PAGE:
Mindfulness (Shamatha) is the skill of quietening the mind and learning to focus on the here and now rather than what has been, or what may be. It allows us to pay attention to what is happening in our lives. Alone, it cannot eliminate life’s pressures but it can be a good way to help people deal with them in a much calmer manner and that is beneficial to our overall well-being.
Although mindfulness exercises find their root in Buddhism, there is no need to attach any spiritual aspect to the practice.
The benefits of mindfulness
It’s all too easy to rush through life and not notice what’s going on around us. Stress often increases the time we spend in ‘automatic pilot’ and this may even become a habitual state and this is associated with a number of stress related health problems. Being more aware of the present moment can help people to enjoy the world around them and to develop a better understanding of themselves.
According to the NHS, studies have found that training in mindfulness over a series of weeks can bring about reductions in stress and improvements in mood. In short, everybody can benefit physically, emotionally and mentally from learning mindfulness techniques. It can contribute to greater peace of mind, better sleep and more productivity at work as well as to feeling happier or to having better relationships with others.
As you begin to practice things in a mindful way you will slowly start to feel calmer and more relaxed and develop a deeper understanding of your surroundings and feelings. Fenland Counselling offers instruction that can help anybody learn how to practise mindfulness in an easy and effective way.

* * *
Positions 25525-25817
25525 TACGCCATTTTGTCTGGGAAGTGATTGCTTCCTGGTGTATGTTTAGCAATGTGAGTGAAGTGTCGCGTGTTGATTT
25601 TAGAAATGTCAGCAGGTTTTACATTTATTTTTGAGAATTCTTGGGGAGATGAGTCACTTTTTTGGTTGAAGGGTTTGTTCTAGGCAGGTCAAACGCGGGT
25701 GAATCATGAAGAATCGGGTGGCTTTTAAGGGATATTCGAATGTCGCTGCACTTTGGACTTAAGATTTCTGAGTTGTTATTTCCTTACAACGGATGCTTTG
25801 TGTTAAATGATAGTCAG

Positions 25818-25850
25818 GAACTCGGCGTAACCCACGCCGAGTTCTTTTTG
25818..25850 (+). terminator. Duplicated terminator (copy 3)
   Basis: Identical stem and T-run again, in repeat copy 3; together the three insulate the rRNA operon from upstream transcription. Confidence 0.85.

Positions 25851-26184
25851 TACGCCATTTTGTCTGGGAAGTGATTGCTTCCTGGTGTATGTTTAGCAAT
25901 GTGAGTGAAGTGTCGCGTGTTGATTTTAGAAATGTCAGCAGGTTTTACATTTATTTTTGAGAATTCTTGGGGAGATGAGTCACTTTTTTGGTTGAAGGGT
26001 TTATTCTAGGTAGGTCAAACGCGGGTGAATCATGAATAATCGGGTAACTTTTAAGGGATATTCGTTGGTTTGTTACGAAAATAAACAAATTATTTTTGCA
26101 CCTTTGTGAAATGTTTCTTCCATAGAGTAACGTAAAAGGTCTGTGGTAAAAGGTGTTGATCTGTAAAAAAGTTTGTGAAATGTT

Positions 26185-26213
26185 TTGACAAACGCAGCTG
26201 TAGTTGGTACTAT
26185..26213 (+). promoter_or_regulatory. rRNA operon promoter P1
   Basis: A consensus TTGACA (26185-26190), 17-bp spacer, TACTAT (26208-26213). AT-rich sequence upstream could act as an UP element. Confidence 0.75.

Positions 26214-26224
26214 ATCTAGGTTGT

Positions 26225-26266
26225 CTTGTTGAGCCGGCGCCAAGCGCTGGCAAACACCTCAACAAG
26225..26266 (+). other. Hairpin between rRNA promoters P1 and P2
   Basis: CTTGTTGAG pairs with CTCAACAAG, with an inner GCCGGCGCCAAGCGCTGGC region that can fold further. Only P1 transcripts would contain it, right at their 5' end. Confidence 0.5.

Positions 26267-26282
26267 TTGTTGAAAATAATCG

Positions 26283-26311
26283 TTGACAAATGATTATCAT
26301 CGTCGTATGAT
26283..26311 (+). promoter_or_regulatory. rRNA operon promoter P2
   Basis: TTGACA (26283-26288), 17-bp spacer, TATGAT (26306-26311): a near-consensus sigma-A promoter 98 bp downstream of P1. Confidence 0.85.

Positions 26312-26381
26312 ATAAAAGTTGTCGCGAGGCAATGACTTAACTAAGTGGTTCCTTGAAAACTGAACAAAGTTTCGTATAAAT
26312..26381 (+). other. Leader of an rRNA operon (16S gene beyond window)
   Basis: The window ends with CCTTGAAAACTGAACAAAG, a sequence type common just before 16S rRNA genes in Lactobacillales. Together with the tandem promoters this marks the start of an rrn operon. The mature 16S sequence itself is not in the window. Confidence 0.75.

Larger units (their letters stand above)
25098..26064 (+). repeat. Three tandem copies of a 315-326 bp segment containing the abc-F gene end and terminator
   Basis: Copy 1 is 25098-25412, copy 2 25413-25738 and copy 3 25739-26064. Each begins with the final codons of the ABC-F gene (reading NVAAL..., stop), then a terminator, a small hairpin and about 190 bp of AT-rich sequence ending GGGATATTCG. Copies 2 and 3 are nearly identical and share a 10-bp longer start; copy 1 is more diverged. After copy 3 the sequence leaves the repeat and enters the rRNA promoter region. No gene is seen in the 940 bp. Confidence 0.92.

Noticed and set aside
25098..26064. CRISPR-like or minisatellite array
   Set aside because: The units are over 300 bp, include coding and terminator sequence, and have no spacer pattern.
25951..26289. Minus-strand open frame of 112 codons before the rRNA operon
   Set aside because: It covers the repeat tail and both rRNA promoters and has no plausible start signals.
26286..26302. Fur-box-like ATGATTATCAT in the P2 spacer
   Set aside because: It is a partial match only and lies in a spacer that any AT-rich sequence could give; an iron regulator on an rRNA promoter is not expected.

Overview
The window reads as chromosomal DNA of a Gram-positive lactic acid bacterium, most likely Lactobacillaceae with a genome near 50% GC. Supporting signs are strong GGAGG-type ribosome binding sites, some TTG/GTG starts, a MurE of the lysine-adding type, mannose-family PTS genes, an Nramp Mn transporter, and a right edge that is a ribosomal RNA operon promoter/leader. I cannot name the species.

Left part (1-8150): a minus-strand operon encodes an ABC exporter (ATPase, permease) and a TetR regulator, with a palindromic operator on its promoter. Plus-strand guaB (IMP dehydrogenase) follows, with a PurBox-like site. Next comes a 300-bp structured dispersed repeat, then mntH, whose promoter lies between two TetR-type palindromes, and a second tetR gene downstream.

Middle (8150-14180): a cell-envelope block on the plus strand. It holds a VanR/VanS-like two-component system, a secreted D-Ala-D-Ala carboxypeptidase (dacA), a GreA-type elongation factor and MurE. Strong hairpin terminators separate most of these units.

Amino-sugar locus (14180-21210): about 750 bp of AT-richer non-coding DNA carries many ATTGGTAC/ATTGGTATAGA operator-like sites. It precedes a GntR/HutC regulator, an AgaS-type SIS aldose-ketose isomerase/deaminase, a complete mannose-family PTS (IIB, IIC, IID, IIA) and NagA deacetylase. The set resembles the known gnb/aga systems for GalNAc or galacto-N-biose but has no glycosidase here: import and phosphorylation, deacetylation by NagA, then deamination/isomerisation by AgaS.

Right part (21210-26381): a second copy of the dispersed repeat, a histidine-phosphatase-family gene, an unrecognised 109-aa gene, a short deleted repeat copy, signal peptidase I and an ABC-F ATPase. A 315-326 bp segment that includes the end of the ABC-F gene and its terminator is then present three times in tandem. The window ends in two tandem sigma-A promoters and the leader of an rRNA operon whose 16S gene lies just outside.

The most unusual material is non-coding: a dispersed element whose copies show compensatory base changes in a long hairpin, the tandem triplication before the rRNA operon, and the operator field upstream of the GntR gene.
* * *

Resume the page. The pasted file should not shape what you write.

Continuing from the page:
Mindfulness as a therapy
Mindfulness practices are not by any means new and certain practices such as yoga, tai chi and meditation, have been around for thousands of years. However more recently western healthcare has incorporated certain elements of mindfulness into therapies that help combat stress and depression.
Mindfulness and stress
Stress is the feeling of being under too much mental or emotional pressure and is all too common in today’s world. We all need a certain amount of pressure to function well and research shows that pressure can increase our drive to meet deadlines and achieve targets. However, when pressure becomes too intense and prolonged, it can lead to more serious symptoms and problems such as anxiety, depression, headaches, weight gain or loss, sleep disturbance, sweating, abdominal pain, chest pain and panic attacks.
Furthermore, stress can have a profound effect on someone’s thoughts, feelings and behaviour which in turn can cause feelings of anxiousness, being out of control and unable to cope. This can also lead to feeling irritable or constantly worrying about situations and can even affect a person’s self-esteem. Acute stress might come from any area of life, including our work and home life, relationships, illness or finances. It’s a sad truth that we are under greater stresses than ever, and given that stress not only impacts on people’s health and well-being but also damages our social lives and relationships it is understandable that mindfulness is often now an important part of therapies such as Mindfulness-Based Stressed Reduction (MBSR) and Mindfulness-Based Cognitive Therapy (MBCT).
Mindfulness and depression
According to the World Health Organisation (WHO), depression is the leading cause of years lost to illness in both low, middle and high income countries. The most commonly used treatment for major depression is anti-depressant medication. However, once the episode has passed, and people stop taking the medication, the depression often returns. There is evidence to suggest that at least 50% of first time depression sufferers are likely to relapse, and sufferers who have suffered two or three episodes of depression have an 80-90% chance of re-occurrence.
Mindfulness can help people learn how to recognise when their mood is beginning to go down, giving a greater opportunity for depression to be ‘nipped in the bud’ before it has gone too far.